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The Campaign for Fallujah

Apache 29APR2 An AH-64D Apache helicopter fires flares as it conducts an air mission April 29. The Apache is from the 1st "Attack" Battalion, 227th Aviation Regiment, 1st Air Cavalry Brigade, 1st Cavalry Division, based at Camp Taji, Iraq. (U.S. Army photo by Chief Warrant Officer 4 Daniel McClinton, 1st Air Cavalry Brigade)

This article was originally published by the Institute for the Study of War (ISW) on 27 May 2016.

The Iraqi Security Forces (ISF) and the Popular Mobilization launched a major operation on May 23 to recapture Fallujah from ISIS. Prime Minister Haidar al-Abadi announced Operation Breaking Terrorism late on May 22 following weeks of force build-up in the area. The ISF and Anbar Sunni tribal fighters carried out shaping operations to the south of Fallujah in the weeks prior, recapturing al-Salaam Junction and moving along the southern road on May 7. Iranian proxy Shi’a militias, including Kata’ib Hezbollah and Harakat al-Nujaba, deployed heavily to the vicinity of Fallujah beginning on May 17. Progress of the actual operation has been rapid, with the joint ISF-Popular Mobilization forces recapturing key locations within the first 24 hours. These included Garma sub-district, a small town northeast of Fallujah, and Naimiyah on the southern edge of Fallujah City on May 23. Even before ISIS, Sunni militants including Jaish al-Mujahideen, the 1920 Revolution Brigades, and Jaish Rijal al-Tariqa al-Naqshbandiyah (JRTN) used Garma as a support zone. As of May 26, security forces have captured much of the Garma area and have pressed on Fallujah’s northern, eastern, and southeastern flanks, though the progress of the ISF and Popular Mobilization in Albu Shajal and Saqlawiyah, on the northeastern axis, remains limited. These areas need to be controlled in order to complete the encirclement of Fallujah.

Operation Breaking Terrorism comes amid a period of instability for Baghdad and the Iraqi government. PM Abadi is weak, and the Council of Representatives has failed to make quorum due to boycotts by numerous parties, including the Kurdistan Alliance, the Reform Front, and the Sadrist Trend. Meanwhile, Sadrist demonstrators have threatened Baghdad security, breaking into the Green Zone and major government buildings first on April 30 and again on May 20, when protesters clashed with security forces. The demonstrations have exceeded the Interior Ministry’s security forces’ ability to provide basic protection in Baghdad; the increased instability caused by large-scale protests has required the deployment of additional forces to the capital, including members of the Golden Division, a unit within the elite Counter-Terrorism Service (CTS), that closed the entrances of the Green Zone on May 20.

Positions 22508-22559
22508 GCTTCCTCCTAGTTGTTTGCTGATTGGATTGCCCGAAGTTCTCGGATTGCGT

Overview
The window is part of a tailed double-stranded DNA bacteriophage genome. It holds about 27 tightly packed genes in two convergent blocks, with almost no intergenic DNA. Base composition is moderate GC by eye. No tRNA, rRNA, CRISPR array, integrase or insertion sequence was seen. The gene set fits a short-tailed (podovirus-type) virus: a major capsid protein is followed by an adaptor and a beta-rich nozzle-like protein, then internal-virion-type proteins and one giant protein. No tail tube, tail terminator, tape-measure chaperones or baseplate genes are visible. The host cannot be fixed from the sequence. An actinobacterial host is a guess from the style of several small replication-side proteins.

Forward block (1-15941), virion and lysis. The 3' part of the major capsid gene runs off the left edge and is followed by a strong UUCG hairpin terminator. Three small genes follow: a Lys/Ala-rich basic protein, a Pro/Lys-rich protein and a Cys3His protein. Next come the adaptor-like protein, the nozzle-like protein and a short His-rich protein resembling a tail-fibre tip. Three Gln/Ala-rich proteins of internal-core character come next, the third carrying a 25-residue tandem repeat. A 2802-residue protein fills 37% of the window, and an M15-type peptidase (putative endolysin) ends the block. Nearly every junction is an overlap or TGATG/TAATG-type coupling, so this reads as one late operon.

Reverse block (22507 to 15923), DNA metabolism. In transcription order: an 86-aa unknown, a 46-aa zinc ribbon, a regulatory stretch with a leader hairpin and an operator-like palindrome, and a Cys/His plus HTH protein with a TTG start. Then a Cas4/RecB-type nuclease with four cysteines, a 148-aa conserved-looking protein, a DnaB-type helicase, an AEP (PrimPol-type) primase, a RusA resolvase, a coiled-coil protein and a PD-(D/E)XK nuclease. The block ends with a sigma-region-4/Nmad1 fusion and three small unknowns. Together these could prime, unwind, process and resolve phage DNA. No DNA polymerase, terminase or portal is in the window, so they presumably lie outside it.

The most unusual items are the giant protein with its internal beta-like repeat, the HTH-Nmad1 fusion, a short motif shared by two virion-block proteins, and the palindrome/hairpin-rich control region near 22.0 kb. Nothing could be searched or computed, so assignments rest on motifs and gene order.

The security forces’ requirements to secure Baghdad amid protests and prepare for the Fallujah operation have provided ISIS with an opening to expand its attacks within Baghdad and the Baghdad Belts surrounding the city, a historical support zone. ISIS has launched spectacular attacks against civilian targets in the predominantly Shi’a Shaab and Sadr City areas of Eastern Baghdad, with major attacks on May 11 and 17. It also launched attacks in the towns of Balad and Dujail in Salah al-Din Province on May 13 and May 22 and expanded its capabilities in southwestern Diyala Province. The latter expansion motivated a major clearing operation by the ISF and Popular Mobilization that reportedly resulted in the largest security force presence in the province since 2008. The start of operations in Fallujah thus comes at a time when security forces are already stretched thin in operations to maintain security in Baghdad and the Baghdad Belts.

Fallujah is an icon of ISIS and of al Qaeda in Iraq (AQI) before it. The Iranian-backed proxy militias have long pressured PM Abadi to prioritize Fallujah over Mosul, presumably both for symbolic reasons and because practically it is relevant to the security of Shi’a populations and a de-facto likely forward line of Iranian-backed troops. The proxies likely convinced PM Abadi to launch the operation in response to the uptick in attacks on Shi’a civilians by ISIS. The pressure on PM Abadi from Iranian proxies explains why the operation contradicted the U.S.’s strong desire to focus on Mosul and other operations before turning to Fallujah; Operation Inherent Resolve spokesperson Col. Steve Warren stated on May 14 that there was “no military reason” to recapture Fallujah at the moment.

Iraqi Shi’a militias, including Iranian proxy militias, are playing a major role in the efforts to encircle and hold the outskirts of Fallujah. Shi’a militias, particularly several affiliated with the Islamic Supreme Council of Iraq (ISCI), had maintained forces in the areas north and northwest of Fallujah prior to operations, and Iraqi Shi’a militias associated with the Iraqi Shi’a religious establishment (Hawza) have deployed forces to the area as well. This force build-up was coupled with heavy deployment from Iranian-backed Shi’a militias including Kata’ib Hezbollah, the Badr Organization, and Harakat al-Nujaba in the week leading up to the operation. Qassim Suleimani, the head of the Iranian Revolutionary Guard Corps– Quds Force (IRGC-QF), visited an operations command in Fallujah for the Popular Mobilization prior to the operation’s launch and spoke with senior Iranian proxy militia leaders, including the Badr Organization’s Hadi al-Amiri; Nujaba Movement’s Akram al-Kaabi, a U.S.-designated terrorist; and the Popular Mobilization Commission (PMC) deputy chairman and another U.S.-designated terrorist, Abu Mahdi al-Muhandis. Suleimani’s presence underscores Iran’s prioritization of operations in Fallujah. Iran’s proxy militias have pushed for the ISF to launch an operation to recapture Fallujah and its environs since April 2015, when senior figures stressed the need to recapture Fallujah before recapturing Ramadi, which fell to ISIS on May 18, 2015. Iranian proxy militias do not have the capabilities to recapture a major urban center like Fallujah, however. Previously, they struggled to recapture any terrain around Fallujah – a Badr Organization-led operation in July 2015 to recapture Saqlawiyah, located at Fallujah’s northwestern entrance, failed badly and resulted in the deaths of three senior Badr Organization members, including its head of operations.